*the featured photo above is a clumsy Photoshop, folks. The landing gear gives it away*
By Tim Bean
I’ve always wanted to fly under a big bridge.
~Lt. Col John S. Lappo
There are 155 feet between the deck of the Mackinac Bridge and the Straits of Mackinac below. Affectionately known as the “Mighty Mac” or “Big Mac,” this 5-mile long suspension bridge is the primary artery connecting the Upper and Lower Peninsulas of Michigan. 12,000 vehicles go over this modern engineering marvel each day.
But one fine spring day in 1959, one man decided to go under it.
Captain John Lappo shuttled troops overseas in both the Pacific and European Theaters during World War II. He flew 28 successful bombing runs during the Korean War (and his bomber took down four Soviet-made fighters while doing it), and won the Distinguished Flying Cross during his stint as a pilot for the Strategic Air Command.
It should surprise no one that Captain Lappo decided to finally give in to this daring bridge-buzzing impulse on an April afternoon in 1959. The previous night’s mission—a mock bombing run and celestial navigation—had passed as smooth as a chocolate laxative. It had been a long, dull evening. Like any good pilot, Lappo was bored and like any good pilot, he had excelled in his career precisely because he was a risk-taker. These training missions were no fun at all.
There he was, flying over Michigan’s Upper Peninsula, piloting the B-47, “the World’s Fastest Bomber” (at least until the B-58), his engines sucked in and churned the cold air so smoothly they seemed silent. Far below, the Straits of Mackinac glittered and the newly-built suspension bridge spanned the two landmasses like a massive umbilical.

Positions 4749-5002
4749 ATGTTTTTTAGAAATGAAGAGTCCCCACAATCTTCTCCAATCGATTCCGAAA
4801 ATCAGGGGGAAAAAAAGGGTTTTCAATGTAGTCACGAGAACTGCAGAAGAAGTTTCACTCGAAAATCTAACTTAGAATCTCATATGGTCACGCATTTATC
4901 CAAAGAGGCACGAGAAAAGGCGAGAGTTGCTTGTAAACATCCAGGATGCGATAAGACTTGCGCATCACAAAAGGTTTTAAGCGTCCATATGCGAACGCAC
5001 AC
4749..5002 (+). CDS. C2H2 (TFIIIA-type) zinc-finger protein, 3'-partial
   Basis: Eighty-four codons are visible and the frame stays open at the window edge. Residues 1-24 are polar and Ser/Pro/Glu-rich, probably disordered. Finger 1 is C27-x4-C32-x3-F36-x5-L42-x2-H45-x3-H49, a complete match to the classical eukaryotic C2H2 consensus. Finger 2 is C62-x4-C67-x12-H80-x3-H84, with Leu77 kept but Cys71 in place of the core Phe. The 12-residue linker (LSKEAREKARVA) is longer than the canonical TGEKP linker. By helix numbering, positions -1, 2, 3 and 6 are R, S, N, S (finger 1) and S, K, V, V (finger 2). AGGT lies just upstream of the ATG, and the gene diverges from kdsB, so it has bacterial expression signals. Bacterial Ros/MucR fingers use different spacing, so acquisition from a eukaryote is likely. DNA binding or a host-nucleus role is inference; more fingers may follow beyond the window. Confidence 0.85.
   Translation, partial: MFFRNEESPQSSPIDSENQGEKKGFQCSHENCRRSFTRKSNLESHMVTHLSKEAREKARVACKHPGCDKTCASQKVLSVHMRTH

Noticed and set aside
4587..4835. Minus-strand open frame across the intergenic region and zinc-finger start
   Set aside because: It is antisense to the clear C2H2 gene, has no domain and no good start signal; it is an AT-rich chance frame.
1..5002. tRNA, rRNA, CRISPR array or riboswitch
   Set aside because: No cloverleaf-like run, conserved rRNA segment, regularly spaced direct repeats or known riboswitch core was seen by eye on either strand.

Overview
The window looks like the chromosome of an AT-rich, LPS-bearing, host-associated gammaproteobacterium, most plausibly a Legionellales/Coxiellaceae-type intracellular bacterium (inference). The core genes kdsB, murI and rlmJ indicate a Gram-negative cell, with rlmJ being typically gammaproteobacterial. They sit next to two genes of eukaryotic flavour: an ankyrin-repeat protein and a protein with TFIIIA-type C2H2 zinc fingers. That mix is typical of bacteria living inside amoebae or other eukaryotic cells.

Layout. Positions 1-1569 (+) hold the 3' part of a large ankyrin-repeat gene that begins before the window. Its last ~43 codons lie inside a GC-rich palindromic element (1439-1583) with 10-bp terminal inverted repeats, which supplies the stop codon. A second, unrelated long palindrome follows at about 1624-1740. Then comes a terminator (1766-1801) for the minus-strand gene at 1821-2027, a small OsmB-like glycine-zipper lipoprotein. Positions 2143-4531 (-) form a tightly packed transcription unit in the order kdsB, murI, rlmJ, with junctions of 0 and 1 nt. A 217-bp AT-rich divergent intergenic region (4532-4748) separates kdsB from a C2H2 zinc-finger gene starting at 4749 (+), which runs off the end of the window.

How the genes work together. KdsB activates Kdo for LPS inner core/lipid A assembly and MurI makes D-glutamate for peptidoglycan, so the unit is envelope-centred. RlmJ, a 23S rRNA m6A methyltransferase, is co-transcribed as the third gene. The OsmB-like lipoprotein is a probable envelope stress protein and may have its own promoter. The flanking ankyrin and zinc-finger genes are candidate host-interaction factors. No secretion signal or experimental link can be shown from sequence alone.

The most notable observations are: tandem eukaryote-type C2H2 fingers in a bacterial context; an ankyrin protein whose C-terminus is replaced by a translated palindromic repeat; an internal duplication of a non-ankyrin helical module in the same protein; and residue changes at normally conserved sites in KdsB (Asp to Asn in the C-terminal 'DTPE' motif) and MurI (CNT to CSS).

The bridge had opened only two years earlier, America’s first massive suspension bridge after the disastrous Tacoma Narrows Bridge collapse. Unlike that embarrassing design, the “Mighty Mac” could tolerate 150 mph winds, as fast as a Category 4 hurricane. 500-foot towers supported the expansive roadway, each anchored by giant caissons buried 200-feet into bedrock. The bridge was gigantic, gorgeous, and strong as a diamond rope.
There was no warning or discussion. It just happened. Captain Lappo eased the stick forward and the $2 million B-47 (about $20 million today) responded instantly, seemingly headed straight for the water.
“I’m taking her under!” Lappo announced then asked if any of the crew wanted to voice their objection. They cheered their captain on. The jet bomber chewed up the distance easily and the rippling waters quickly became ominous and close.